Spent Grain Flour

Spent Grain Flour

Spent grain can often be a hassle but it can have many environmentally friendly uses. It might not be the easiest or lowest effort way to reuse spent grain, however, turning the grains into flour can be rewarding, interesting and tasty!

PSA: Before you attempt this be prepared for a long drying time, upwards of 8 hours even.

Collect as much grain as you can to cover, with a 1/4 inch layer, as many baking sheets as you can fit in your oven. Place them in the oven at 170 to 200F. A food dehydrator may work as well but I am guessing your oven is larger. If you have a convection oven, good for you, it will most likely take much less time. The grain will need to be mixed after a few hours and then a couple more times as it begins to fully dry.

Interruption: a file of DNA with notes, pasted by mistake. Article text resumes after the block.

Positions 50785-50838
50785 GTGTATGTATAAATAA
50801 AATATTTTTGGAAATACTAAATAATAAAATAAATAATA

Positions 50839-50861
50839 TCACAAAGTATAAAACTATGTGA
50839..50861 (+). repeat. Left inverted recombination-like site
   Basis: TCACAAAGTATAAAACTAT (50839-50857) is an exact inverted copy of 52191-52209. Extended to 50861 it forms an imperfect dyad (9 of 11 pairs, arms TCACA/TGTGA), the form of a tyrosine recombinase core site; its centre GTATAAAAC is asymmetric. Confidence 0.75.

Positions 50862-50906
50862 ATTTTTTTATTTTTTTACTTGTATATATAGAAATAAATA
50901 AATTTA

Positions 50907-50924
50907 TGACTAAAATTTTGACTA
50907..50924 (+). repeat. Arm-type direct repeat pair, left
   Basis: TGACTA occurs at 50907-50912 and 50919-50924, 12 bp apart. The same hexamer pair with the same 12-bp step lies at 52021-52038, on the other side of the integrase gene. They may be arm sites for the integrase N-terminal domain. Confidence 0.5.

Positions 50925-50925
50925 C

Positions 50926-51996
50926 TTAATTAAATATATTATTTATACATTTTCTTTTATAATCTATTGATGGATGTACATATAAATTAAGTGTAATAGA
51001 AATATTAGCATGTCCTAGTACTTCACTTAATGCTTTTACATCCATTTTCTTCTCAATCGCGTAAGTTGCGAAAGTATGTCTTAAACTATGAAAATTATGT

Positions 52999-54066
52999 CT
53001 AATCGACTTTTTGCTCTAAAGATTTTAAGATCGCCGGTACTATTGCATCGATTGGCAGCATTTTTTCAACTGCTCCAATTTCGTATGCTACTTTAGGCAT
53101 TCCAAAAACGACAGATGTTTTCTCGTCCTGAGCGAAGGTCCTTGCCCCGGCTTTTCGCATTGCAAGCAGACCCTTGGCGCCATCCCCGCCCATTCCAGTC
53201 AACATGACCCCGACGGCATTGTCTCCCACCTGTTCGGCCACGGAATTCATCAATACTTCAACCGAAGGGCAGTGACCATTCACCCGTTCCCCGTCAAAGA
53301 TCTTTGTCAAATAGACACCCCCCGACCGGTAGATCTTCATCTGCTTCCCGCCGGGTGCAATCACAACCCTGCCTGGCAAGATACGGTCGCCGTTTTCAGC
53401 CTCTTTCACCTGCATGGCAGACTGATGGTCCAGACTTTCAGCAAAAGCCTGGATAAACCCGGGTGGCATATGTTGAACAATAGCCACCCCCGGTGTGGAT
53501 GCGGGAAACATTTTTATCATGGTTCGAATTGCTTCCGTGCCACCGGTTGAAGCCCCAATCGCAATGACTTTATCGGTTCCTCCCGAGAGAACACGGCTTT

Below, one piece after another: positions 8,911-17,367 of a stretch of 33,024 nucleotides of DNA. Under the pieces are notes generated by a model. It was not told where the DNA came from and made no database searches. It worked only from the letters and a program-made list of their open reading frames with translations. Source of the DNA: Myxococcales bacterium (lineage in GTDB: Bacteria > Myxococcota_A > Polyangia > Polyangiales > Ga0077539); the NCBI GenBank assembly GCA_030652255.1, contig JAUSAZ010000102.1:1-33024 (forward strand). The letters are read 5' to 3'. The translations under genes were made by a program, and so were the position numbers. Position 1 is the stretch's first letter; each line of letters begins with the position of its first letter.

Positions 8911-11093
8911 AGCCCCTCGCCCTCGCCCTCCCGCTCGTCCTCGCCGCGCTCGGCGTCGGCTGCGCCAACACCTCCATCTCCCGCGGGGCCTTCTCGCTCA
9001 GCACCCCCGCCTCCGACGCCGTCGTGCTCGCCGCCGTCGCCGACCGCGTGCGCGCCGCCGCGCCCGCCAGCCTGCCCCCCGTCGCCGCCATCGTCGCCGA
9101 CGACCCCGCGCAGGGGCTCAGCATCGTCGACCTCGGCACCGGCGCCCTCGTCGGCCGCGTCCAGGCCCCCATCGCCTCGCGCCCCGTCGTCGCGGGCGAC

Once your grain is dry, collect and grind it as fine as you can. I used our spice grinder but a grain mill might work, I will try that next time. The spice grinder required me to do many batches and take breaks to avoid overheating the grinder. I am not sure it is possible, at home, to grind the grains in to a true powder, so expect to see a fair amount of grain slivers - they are allowed.

Two baking sheets worth of grain was just enough to fill a 32 oz mason jar

A very rough estimate of how much flour will be produced is; about 2 cups per large baking sheet. That is not much but it sure smelled good and will be a great adjunct in my next flour based experiments.

Good luck and happy grinding

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